A New York probate court rules that an attorney is disqualified from representing himself as an estate's executor at trial because he is deemed to be representing the estate's beneficiaries' interests, not his own. In the Matter of the Estate of Walsh(N.Y. Surr. Ct., No. 555-P/06, Aug. 23, 2007).
Shortly before his death at age 85, Thomas Walsh executed a general power of attorney naming Nora Dillon as his attorney-in-fact. Ms. Dillon then deposited $393,453 of Mr. Walsh's assets into two joint bank accounts that were held in both their names. Attorney Robert J. Reid, representing himself as executor of Mr. Walsh's estate, filed a petition alleging that the estate is entitled to the accounts' proceeds because Mr. Walsh lacked capacity to execute the power of attorney.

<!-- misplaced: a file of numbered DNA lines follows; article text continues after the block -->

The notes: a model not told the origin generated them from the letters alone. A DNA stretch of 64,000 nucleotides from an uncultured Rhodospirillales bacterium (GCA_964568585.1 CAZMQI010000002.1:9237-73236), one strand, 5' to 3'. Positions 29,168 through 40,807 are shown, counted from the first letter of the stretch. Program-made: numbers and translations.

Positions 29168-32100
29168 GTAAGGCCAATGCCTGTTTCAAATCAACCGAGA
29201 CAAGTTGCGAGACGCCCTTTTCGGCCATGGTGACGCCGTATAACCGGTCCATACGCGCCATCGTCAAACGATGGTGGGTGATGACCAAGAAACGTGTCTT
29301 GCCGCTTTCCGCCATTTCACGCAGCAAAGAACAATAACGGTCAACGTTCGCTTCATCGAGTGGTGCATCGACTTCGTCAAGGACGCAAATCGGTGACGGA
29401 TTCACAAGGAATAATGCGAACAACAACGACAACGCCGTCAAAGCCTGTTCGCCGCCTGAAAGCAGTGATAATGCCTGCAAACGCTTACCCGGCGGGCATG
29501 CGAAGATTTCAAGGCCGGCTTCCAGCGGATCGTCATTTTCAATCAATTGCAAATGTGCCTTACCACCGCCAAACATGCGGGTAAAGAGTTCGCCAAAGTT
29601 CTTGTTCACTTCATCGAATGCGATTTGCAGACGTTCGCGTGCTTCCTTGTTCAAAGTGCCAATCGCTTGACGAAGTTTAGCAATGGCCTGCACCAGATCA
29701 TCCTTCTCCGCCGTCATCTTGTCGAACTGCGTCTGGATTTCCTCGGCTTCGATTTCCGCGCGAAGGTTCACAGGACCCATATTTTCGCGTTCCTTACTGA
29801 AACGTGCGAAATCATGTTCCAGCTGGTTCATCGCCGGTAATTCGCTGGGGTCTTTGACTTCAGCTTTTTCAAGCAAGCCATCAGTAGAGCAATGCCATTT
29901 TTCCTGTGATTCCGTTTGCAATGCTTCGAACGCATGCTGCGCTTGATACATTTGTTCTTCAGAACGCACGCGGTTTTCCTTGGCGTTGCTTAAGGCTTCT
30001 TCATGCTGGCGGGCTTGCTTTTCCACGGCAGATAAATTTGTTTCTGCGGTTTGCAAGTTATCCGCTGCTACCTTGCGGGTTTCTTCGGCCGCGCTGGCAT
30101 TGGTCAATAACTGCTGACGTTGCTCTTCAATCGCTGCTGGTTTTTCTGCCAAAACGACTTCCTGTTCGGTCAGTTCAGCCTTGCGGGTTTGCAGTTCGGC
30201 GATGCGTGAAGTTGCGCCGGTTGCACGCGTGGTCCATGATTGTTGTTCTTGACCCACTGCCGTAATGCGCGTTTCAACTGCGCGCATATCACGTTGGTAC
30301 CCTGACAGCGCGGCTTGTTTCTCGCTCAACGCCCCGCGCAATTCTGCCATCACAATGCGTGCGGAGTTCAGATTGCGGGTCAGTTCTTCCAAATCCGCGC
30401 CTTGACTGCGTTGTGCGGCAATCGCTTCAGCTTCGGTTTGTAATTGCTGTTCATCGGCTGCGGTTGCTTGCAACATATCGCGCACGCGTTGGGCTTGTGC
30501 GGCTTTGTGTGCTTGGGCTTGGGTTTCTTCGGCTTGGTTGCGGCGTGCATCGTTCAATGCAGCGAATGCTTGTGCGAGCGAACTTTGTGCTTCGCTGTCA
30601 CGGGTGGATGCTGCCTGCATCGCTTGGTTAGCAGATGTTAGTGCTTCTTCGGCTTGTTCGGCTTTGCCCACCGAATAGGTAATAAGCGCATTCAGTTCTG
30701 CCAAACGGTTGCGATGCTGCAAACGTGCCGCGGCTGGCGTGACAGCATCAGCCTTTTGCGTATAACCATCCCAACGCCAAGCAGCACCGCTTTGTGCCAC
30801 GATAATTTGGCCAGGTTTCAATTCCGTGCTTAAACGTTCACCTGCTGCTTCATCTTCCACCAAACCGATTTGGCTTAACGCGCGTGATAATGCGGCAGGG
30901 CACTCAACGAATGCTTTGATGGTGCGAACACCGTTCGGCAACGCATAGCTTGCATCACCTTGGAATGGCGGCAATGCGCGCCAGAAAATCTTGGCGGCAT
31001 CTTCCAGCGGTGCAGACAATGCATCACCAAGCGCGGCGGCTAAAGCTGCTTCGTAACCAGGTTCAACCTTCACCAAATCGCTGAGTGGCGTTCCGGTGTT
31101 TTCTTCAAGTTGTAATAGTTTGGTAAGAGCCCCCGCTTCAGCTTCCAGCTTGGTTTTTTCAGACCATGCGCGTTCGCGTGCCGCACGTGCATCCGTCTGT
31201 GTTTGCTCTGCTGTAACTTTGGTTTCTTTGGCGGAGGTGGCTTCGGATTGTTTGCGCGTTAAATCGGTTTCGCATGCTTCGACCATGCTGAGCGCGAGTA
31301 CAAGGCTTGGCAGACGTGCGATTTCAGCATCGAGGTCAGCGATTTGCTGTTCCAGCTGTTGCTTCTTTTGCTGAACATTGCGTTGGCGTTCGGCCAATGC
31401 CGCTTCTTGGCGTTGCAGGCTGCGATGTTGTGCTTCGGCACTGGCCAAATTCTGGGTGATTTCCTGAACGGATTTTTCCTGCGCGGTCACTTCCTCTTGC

Attached to his petition were e-mails that Mr. Reid had sent to another attorney regarding the joint accounts. In her response, Ms. Dillon moved to disqualify Mr. Reid because he would be a "necessary trial witness and must be disqualified based upon the advocate-witness rule."
The New York Surrogate's Court grants Ms. Dillon's motion that Mr. Reid be disqualified. It holds that because Mr. Reid is "representing the interests of the estate's beneficiaries, rather than his own," he is subject to the advocate-witness rule. The court reasons that "the obvious rationale for the right to self-representation is that litigants have a right to advocate on their behalf where their own freedom or property interest are at stake. Here, Mr. Reid has no such interest at stake."
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